U.S. President Donald Trump spoke with Russian President Vladimir Putin on Saturday, discussing their nations’ economic ties and several international hotspots in their first conversation since Trump took office.
According to a Kremlin readout of the phone call, Trump and Putin discussed mutual business ties between the two nations. They also discussed global threats such as North Korea, Russia’s presence in Ukraine and the ongoing Syrian civil war. While specifics about the conversation were not released, the Kremlin said the focus of the conversation was positive.
“Both sides demonstrated a disposition towards active joint work for the stabilization and development of Russian-American collaboration on a constructive, equal and mutually beneficial basis,” the Kremlin said.
Speaking about Syria, the Kremlin said both leaders agreed they needed to “unify efforts” to fight the Islamic State and other terrorist groups that have emerged in the chaos of the years-long conflict between Syrian President Bashar al-Assad and myriad rebel groups opposed to his rule.
Russia has long backed Assad’s government both financially and materially, a source of frustration for the United States and its allies, who see Assad’s departure as a precondition for bringing peace and stability back to the country.
The conversation was a closely watched one in the wake of allegations by the U.S. intelligence community that Russia interfered in the election to help Trump win. Trump initially refused to acknowledge Russian hacking, saying it was a plot to undermine the legitimacy of his election, however just prior to taking office he acknowledged Russia probably was behind the hacking of Democratic groups and Hillary Clinton’s campaign.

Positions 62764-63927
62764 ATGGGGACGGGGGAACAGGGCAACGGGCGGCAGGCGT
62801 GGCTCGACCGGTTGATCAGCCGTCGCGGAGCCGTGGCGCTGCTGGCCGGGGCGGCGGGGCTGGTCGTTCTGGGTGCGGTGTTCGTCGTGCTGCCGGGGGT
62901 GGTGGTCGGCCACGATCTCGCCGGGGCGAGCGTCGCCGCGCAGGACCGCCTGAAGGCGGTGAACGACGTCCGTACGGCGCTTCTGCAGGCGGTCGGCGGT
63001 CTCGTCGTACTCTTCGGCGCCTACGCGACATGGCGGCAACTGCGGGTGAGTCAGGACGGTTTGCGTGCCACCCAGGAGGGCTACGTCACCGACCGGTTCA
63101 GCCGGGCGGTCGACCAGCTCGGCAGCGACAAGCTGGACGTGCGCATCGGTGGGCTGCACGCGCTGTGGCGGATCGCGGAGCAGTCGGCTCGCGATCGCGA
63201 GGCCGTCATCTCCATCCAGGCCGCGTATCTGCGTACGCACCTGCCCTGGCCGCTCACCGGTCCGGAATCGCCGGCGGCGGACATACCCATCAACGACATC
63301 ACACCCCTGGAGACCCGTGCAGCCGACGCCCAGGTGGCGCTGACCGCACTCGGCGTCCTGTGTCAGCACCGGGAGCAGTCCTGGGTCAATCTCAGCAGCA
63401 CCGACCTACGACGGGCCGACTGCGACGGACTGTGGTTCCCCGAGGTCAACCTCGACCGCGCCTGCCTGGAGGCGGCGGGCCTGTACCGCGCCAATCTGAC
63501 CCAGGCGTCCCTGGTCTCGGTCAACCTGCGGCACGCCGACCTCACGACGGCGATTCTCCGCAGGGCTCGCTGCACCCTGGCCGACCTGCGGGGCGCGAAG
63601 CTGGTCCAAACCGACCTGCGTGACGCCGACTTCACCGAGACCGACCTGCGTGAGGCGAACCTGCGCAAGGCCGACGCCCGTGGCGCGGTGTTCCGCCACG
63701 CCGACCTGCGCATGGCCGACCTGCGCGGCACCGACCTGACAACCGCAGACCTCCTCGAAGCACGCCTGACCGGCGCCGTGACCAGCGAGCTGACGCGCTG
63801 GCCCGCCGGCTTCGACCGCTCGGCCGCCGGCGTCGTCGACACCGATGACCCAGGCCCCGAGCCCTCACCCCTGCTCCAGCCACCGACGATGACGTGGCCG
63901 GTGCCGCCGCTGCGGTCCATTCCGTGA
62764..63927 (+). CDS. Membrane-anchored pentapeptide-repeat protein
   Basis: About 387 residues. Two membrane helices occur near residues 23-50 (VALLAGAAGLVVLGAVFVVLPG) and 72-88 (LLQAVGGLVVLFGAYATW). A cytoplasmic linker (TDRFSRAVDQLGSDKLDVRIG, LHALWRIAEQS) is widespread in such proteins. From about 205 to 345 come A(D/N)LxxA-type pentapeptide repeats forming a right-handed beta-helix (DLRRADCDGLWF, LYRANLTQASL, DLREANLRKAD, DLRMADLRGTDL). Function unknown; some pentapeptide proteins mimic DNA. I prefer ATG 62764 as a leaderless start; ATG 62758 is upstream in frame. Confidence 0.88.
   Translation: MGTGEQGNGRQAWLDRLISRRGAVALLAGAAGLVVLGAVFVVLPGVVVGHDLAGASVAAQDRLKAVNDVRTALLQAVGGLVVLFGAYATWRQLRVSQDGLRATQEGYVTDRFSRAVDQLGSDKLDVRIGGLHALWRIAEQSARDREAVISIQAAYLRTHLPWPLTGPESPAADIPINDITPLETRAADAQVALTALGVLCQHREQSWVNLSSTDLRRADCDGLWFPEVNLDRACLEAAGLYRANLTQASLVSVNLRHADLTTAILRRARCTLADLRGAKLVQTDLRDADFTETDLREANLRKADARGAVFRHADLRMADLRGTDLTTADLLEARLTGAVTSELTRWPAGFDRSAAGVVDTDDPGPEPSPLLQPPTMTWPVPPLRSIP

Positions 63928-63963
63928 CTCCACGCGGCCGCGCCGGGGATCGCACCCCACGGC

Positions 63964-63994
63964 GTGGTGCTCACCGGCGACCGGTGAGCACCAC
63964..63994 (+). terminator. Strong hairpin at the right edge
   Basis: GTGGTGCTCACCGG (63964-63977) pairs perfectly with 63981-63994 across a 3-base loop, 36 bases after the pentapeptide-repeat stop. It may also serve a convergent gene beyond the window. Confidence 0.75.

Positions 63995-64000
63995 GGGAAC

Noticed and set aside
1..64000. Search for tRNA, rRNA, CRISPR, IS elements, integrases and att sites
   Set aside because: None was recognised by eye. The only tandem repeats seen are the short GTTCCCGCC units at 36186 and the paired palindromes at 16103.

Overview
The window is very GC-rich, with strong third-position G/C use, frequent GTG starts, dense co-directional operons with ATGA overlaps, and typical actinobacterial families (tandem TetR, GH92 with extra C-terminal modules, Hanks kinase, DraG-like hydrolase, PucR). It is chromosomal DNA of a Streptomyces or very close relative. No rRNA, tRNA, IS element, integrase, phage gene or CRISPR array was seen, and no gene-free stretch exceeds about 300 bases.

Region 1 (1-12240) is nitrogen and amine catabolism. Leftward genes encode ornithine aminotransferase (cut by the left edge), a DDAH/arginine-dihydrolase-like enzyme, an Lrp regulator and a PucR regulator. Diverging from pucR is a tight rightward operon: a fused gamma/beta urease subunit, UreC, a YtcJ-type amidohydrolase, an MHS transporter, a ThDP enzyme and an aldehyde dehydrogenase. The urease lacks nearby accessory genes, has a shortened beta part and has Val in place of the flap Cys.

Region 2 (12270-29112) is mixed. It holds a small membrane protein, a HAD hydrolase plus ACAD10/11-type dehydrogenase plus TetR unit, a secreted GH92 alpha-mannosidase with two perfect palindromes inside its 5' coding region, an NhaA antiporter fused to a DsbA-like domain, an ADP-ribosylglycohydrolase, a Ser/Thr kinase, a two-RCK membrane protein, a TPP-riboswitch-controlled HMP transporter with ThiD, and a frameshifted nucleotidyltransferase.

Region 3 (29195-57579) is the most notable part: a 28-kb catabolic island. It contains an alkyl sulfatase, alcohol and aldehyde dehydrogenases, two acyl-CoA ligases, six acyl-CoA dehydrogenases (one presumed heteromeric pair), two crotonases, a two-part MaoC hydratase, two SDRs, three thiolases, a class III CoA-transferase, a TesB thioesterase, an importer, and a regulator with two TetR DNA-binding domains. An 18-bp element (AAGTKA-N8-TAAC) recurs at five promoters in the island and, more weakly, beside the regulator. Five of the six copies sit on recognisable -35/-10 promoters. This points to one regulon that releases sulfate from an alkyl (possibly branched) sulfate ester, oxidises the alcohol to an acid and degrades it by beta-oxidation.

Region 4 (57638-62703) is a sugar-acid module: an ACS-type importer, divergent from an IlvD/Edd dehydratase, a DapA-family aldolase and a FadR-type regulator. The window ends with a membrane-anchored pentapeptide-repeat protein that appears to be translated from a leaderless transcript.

Trump was surrounded by his top advisers during the call, including Vice President Mike Pence, chief of staff Reince Priebus, chief strategist Steve Bannon, Defense Secretary James Mattis and Press Secretary Sean Spicer.
In addition to Putin, Trump also spoke with four other world leaders, including German Chancellor Angela Merkel and Japanese Prime Minister Shinzo Abe.
The call with Merkel came a day after Trump signed an executive order temporarily halting all refugees from entering the United States from several Muslim countries and subjecting potential future Muslim refugees to “intense scrutiny.” While Trump moved to crack down on refugees, Merkel’s government continued this week to urge Germans to welcome them.
Germany has accepted more than 1 million refugees, mostly from Syria and Iraq, since 2015, a fact Trump criticized during the campaign as a threat to German citizens.
In his conversation with Abe, Trump reaffirmed his desire to negotiate a bilateral free trade agreement after officially scrapping the Trans-Pacific Partnership, a trade deal negotiated by the Obama administration that included the United States, Japan and 10 other Pacific Rim nations. Abe, who was an enthusiastic supporter of the TPP, signaled he would be willing to deal directly with the United States to put a trade deal in place.
Trump also offered the United States’ “ironclad commitment” to Japan’s security, the White House said in a statement. During the campaign, Trump suggested Japan and other Asian nations that rely on the United States for security should be paying more for the help, or risk the U.S. military leaving the region.
Abe also committed to visiting Washington on Feb. 10.
Trump was also scheduled to speak with French President Francois Hollande and Australian Prime Minister Malcolm Turnbull on Saturday. He hosted British Prime Minister Theresa May in Washington on Friday, making her the first world leader to visit the White House since Trump took office.